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pasture management for ponies

 
Carole York
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I live in Ireland. I keep 4 shetland ponies on a track running around 3 acres of pasture, allowing the grass in the middle to grow long. What is the life cycle of grass? If I leave the middles ungrazed all summer and let the ponies into the middle in the winter will this be OK? Or does the long grass die back at the end of summer?
 
R Scott
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Location: Kansas Zone 6a
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It depends on the specific species of grasses you have. Some stay viable, some lose all their nutrition.

Do they stay mostly green(ish) or do they completely turn brown?
 
Carole York
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I don't know, I've only been here since January but I think it stays pretty green....this is Ireland.....everything is green and wet... These ponies are best on poor quality grass anyway, or they ar at risk of laminitis.
 
R Scott
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I am just starting down the winter grazing system, and have no experience with your weather or forage.

I do know that I have to be really careful how long I leave my cattle on any piece of ground when wet or I get serious degradation from hoof traffic. I also know you have to rotate horses different than cattle, but I don't know what the difference is (we only have one horse and he has run of the place).

 
Carole York
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Hey thanks. Those videos are really interesting and even though cattle are different I can see I'm on the right track. Thd difference with horses is really just that they do better on poor quality grass, which mine is because it's been badly managed before I came here and the ground is really cut up by the previous horses. I have alot of surface water in winter and very poor drainage which I am trying to address. But I think in the first instance that keeping the ponies off the pasture all summr will allow a good "thatch" of grass to develop and hopefully help with the surface water. I guess I'll just have to wait and see what happens.. Thanks for your very helpful input.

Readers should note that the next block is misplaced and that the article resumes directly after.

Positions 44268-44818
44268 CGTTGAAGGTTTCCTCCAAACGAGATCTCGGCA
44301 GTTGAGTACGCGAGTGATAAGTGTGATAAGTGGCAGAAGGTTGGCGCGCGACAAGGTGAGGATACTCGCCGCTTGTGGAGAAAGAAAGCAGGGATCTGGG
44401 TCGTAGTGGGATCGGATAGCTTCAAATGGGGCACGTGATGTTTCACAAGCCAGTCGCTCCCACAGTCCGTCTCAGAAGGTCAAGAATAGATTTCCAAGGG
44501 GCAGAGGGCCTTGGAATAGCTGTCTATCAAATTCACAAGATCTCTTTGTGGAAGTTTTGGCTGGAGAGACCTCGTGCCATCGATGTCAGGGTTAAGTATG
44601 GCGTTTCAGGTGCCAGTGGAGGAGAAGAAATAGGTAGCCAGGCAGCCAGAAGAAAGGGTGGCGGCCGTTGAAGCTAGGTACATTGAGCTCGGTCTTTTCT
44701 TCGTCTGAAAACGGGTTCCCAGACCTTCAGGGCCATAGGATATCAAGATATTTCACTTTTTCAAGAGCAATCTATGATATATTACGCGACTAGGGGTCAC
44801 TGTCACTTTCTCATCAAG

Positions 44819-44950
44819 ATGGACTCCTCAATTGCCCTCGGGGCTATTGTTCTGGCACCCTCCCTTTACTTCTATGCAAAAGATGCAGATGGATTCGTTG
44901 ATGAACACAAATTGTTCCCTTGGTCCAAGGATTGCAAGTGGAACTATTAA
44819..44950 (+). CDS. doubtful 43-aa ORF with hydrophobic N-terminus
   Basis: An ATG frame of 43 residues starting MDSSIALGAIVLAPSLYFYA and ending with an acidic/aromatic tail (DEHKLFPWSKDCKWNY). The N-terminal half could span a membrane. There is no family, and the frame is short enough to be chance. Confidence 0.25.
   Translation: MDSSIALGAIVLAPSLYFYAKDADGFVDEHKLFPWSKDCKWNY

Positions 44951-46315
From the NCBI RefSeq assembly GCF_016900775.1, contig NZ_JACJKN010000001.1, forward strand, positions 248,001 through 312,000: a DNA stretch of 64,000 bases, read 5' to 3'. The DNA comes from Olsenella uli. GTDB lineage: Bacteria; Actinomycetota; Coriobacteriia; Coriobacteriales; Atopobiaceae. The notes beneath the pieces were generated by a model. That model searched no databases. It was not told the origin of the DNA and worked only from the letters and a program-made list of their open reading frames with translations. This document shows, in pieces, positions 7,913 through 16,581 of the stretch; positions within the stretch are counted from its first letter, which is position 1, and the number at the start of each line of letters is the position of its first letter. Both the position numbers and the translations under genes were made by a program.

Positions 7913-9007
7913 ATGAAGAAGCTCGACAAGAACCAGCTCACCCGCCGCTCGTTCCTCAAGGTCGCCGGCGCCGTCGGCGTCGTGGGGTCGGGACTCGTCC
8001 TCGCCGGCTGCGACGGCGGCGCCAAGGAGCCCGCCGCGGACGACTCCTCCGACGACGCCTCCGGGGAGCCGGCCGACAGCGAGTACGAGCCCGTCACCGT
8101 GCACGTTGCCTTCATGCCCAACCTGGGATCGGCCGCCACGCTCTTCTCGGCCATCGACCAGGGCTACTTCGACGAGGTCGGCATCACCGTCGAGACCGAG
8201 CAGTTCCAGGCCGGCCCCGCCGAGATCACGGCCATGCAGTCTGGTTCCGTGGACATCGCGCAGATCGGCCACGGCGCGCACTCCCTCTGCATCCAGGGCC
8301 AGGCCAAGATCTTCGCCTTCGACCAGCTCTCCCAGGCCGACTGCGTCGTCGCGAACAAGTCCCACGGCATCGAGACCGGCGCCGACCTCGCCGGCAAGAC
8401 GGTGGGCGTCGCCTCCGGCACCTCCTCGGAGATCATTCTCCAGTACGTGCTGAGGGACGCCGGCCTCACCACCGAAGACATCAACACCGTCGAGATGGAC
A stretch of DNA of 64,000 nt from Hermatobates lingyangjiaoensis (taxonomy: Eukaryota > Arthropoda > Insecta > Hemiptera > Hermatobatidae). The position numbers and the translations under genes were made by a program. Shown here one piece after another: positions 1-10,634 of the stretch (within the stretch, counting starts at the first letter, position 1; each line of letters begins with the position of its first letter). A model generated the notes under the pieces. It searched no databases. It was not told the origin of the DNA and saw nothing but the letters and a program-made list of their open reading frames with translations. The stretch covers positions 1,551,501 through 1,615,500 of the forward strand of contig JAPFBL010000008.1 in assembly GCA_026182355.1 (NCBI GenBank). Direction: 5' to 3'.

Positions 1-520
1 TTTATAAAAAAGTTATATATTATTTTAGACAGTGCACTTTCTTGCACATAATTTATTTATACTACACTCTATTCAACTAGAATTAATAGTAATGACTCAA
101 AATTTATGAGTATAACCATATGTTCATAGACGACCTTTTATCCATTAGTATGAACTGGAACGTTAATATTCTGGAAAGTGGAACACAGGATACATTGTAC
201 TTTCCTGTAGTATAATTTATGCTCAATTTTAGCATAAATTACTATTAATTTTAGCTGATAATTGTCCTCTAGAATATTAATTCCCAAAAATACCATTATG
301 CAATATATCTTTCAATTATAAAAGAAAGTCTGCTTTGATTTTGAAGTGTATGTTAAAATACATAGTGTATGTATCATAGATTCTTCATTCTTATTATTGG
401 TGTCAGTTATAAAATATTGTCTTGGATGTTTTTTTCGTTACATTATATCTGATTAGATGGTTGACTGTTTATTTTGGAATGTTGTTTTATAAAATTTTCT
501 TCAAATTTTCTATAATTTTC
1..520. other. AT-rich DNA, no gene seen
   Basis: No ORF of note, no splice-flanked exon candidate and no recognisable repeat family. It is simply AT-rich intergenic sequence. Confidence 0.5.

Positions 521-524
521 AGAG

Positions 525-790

Dave Lodge
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Location: New England
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Carole, it is good you are willing to do so much for your horses. Organic matter (thatch) can hold 7x its weight in water. Over a long period of time, you might find the organic material later has grown up and will soak up some of the excess water. This won't prevent the waterlogging though.

Some suggestions can be found in the link, which might help.
.
http://www.horseslandwater.com/paddock/seasonal

* Sow waterlogging-tolerant pasture plants on wet areas.
* Consider including swales (i.e. broad, low contour banks) and tree plantings to slow down, absorb and disperse excess water movement down slopes.
 
Carole York
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Hey hey, Dave Lodge, I didn't know that.....thanks. But surely it helps with the waterlogging merely by the fact that it soaks up so much? If its in the grass it can't be lying on the surface?
 
Carole York
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and that link was really useful. Fortunately these 4 ponies are very small...from 32 inches to 44 inches in height.....all rescues who were abused and abandoned....so they don't do too much damage with their feet because they are so light. Hopefully in time the damage done by the big horse that were here before will be rectified by nature.
 
Dave Lodge
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Location: New England
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Having the grass to soak the water helps, but usually not enough to drain the water considerably. Willows are traditionally used for soaking up water in a wet area and will do it enough to drain the water considerably, but other options exist.

I am sure some native plants would grow in these spots, maybe some edibles. Elderberry, Blueberry can take winter water logging.
 
Carole York
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yep...............i have a good number of willows already and plan to plant 500 more this winter.
 
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